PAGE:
Jack Kemp was the great champion of freedom, according to official conservatives, whereas Dick Darman was the “Prince of Darkness.” In fact, whatever was wrong with Darman (President Bush’s budget director), Kemp was far worse.

The Kemp-Darman battle came down to this: Kemp, a leftist Republican, constantly sought to expand the budget for his “war on poverty,” and Darman, a moderate with twice Kemp’s IQ, was sometimes able to stand in his way. For example, Kemp’s HOPE (Homeownership and Opportunity for People Everywhere) program for the semi-privatization of public housing was costing more than $100,000 per unit. According to Jason DeParie’s “Kemp Loses the War on Poverty” in the New York Times Sunday Magazine, Darman pointed out that it would be cheaper to buy poor blacks their own condos, causing a temper tantrum from Kemp. But even Darman didn’t point out—as Jeffrey A. Tucker did in Chronicles—that the units were not really sold to their tenants, since tenants could not in turn sell them on the open market. Worse, a new unit of public housing had to be built for each one “sold.” Darman did note that “enterprise zones” were simply excuses for more welfare spending, and that state-level zones hadn’t worked. And Darman warned Kemp not to call them “opportunity zones” as he wanted to do, or people would be making fun of “the Land of Oz.”

At a meeting of cabinet undersecretaries, Kemp called it “unconscionable” that welfare recipients lose a dollar in benefits for each dollar earned. His answer: let them keep 85 cents in welfare for each new dollar earned. Darman, who had just stepped into the room, did some quick arithmetic in his head and pointed out that such a plan would allow people earning $70,000 a year to collect welfare. There is a large “technical literature on welfare,” Darman noted. Kemp should read it. By this and other actions, Darman showed that he had a “really sick attitude,” said Kemp. Darman “didn’t care about poverty; he cared about what the budget looked like.” There’s “not a single inner city of the United States that even knows who Dick Darman is” (to his credit, some might say).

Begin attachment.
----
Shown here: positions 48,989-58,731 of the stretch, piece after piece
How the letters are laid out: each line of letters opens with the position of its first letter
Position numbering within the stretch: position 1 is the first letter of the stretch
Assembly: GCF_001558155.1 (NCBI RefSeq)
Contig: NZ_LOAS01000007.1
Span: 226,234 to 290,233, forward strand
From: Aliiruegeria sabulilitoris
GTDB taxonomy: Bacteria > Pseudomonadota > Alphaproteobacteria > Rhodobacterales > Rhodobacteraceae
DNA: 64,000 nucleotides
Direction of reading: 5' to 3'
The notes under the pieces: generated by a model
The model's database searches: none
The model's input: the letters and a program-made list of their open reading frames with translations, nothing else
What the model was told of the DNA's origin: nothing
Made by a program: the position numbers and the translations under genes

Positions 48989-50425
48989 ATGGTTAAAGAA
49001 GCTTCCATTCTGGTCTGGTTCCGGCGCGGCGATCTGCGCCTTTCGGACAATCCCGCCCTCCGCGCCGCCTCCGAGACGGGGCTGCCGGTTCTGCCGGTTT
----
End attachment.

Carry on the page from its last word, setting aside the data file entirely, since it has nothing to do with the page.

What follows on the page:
A nut as well as a leftist, Kemp “would flop in his cabinet seat like a beached whale, sink his head into his hands, roll his eyes, and scribble exasperated notes.” He would also lean back in his chair and stick a finger down his throat to show his opposition to an idea or person. Those who criticized him were “wee-weeing on me.” One of those wee-weeing was the President, who refused to let Kemp call his proposals a “War on Poverty.” Such a phrase conjured up visions of big government even for Bush.

Kemp had had trouble from the beginning. On his first day as HUD secretary, he took an inch-thick stack of spending proposals to White House Chief of Staff John Sununu. Darman arrived with one sheet showing the costs. “It just blew apart Kemp’s ideas before they ever got started,” said former Kemp aide Thomas Humbert. “The death question was always, ‘How are you going to pay for it?'” an administration official told DeParle. “These people had no clue.”

They did come up with the word “empowerment” as “a way of sounding conservative and activist at the same time.” Darman noted that “empowerment” was popularized by commie Saul Alinsky in the 1960’s and asked that it not be used in any memo to him. “You people,” he told the Kempians, “don’t understand the connotation of the word.” When he heard about this, Kemp said: that’s “sick,” that’s “a sick thought.” (We are not told whether he stuck his finger down his throat.) As to the favorite phrase of Kemp’s White House soulmate, James Pinkerton, Darman asked: “Hey, brother, can you paradigm?”

But Kemp kept rolling on his wobbly way, and at another meeting he flipped out over the purple suspenders of staffer Richard Porter, which would deny him “any credibility with poor people.” Kemp lectured him on the “proper antipoverty dress,” presumably not by Chanel.

When Kemp visited Los Angeles after the anti-poverty riots, a group of black Democratic mayors—America’s loudest advocates of more welfare—”swarmed around Kemp,” which he proclaimed as a great tribute. They did not, he pointed out off the record, swarm around Bush (an actual tribute to the President). At a black boys club the next day, Kemp “stole the crowd’s attention” from the President with repeated “exaggerated shoulder rolls.” It was “a little bit of a goofy thing to do,” admitted a Kemp aide.

At a press breakfast a week after the riots, Kemp recalled “the lessons of racial equality he had picked up in locker rooms filled with black athletes.” He didn’t describe what those millionaires had taught him, but he did call his war on poverty “my way of redeeming my existence on this earth. I wasn’t there with Rosa Parks or Dr. King or John Lewis, but I am here now and I am going to yell from the rooftops about what we need to do.”

We need to do something, too. As Kemp yells, does his shoulder rolls, and mimics Valley girls with his gag-me-with-a-spoon routine, we need to spread the word about what Wacky Jack actually stands for.